Monday, June 15, 2020


It all started when Ben, knowing my interest in WWII history, sent me this movie with the header “Some of the grittiest WW2 footage you’ll watch today!”

And it was! The Tiger tanks looked like Tigers, the Shermans looked like Shermans, even the 57-mm anti-tank gun looked good. I can let it slide that the bazooka looked like an M20 3.5-inch rather than an M9 2.36-inch weapon.
I commented, “It’s actually more historically accurate and has a better script than that Bulge movie with Henry Fonda and Telly Savalas.”
Ben said, “Didn’t Eisenhower come out of retirement just to denounce that film? Seems like I remember hearing that.”
Well, that was a new one to me, so I Googled it and damned if it wasn’t true. Ike did indeed put down the latest Zan Gray novel to come out and hold a press conference in which he condemned the film for “gross historical inaccuracy.” He also commented that, personally, the film, “Left a bad taste in my mouth, like a dog-shit C-ration.”
Since Hollywood’s present offerings are such pathetic, predictable cookie-cutter displays of political correctness…I can’t even remember the last time my wife and I went out to a movie…it’s easy to forget that they still made some real stinkers even back in the “good old days”. It wasn’t all Patton or The Longest Day or A Bridge Too Far.

So I got to thinking, was Battle of the Bulge really as Godawful BAD as I remembered it?
To answer that question, I took the time and trouble to locate and watch one of the three existing copies of Battle of the Bulge, The Director’s Cut. The Director’s Cut is indeed historical, having set a record for war movies as being the only film about a battle that lasted longer than the actual battle itself. The Director’s Cut runs 14,324 minutes, but Warner Brothers thankfully cut it down to 167 minutes for the theatrical release. Considering that all the action happens in the first and last few minutes, even that version is about 145 minutes too long.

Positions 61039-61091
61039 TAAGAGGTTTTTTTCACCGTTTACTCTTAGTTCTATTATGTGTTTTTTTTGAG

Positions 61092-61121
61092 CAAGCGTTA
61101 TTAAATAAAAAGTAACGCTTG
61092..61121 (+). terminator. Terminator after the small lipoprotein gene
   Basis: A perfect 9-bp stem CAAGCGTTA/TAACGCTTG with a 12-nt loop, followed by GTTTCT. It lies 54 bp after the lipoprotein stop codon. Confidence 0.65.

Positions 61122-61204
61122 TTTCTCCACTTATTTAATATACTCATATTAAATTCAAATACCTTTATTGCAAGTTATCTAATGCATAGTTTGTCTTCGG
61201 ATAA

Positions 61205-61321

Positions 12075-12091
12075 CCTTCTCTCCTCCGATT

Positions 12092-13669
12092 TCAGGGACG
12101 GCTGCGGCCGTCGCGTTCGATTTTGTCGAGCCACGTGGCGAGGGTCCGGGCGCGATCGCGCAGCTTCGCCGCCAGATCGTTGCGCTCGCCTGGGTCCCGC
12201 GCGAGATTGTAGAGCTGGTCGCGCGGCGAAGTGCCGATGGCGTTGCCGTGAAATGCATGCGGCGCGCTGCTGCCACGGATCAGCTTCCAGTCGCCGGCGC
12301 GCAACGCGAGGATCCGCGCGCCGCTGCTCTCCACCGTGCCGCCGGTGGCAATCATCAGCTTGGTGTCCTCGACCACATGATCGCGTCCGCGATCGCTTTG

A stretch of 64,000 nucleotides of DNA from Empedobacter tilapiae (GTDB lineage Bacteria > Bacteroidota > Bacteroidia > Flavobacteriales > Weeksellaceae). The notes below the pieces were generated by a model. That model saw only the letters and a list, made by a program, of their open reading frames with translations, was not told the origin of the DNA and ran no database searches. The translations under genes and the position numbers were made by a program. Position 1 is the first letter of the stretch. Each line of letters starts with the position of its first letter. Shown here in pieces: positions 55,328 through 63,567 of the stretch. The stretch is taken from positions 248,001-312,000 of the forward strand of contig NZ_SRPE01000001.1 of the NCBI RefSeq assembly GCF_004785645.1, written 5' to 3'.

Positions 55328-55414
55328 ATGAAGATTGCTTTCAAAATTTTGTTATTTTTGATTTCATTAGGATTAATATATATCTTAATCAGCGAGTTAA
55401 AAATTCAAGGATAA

It’s truly amazing how completely this movie squanders and wastes so many assets and so much potential. It had huge big-name star power for 1965: Henry Fonda, Telly Savalas, Robert Shaw, Robert Ryan, Charles Bronson. The best part was that they apparently rented every single armored battalion in the entire Spanish Army to make this movie, so there’s plenty of real tanks to see in action.
That’s very refreshing in these days of CGI battle scenes. Awhile back, we attempted to watch a new war movie called The Last Drop but couldn’t slog all the way through it despite some kind of cool CGI Focke-Wulf 190 strafing runs. Then there’s the John Woo school of CGI which apparently teaches that NO plot or character development whatsoever is necessary in a movie if you just shovel in enough CGI battle scenes.
In a really good war movie like Patton, I can overlook the whole “slap some field gray paint and an iron cross on an old American M47 or M48 Patton tank and call it a Panzer” thing. But in a really bad war movie like this one, it somehow just makes it worse. The “Germans” run around in their invincible M47 Patton “King Tigers” while the Americans get slaughtered in their M24 Chaffee “Shermans.” (Truth being stranger than fiction, that is just about what happened in the early weeks of the Korean War when the US Army threw in its only available armor in theater…four companies of M24 Chaffees…in toe-to-toe slugfests with the Norks’ Soviet T-34-85s which ended in predictably tragic results.) In the Bulge, the end result is something that begs for a military historians’ edition of Mystery Science Theater 3000.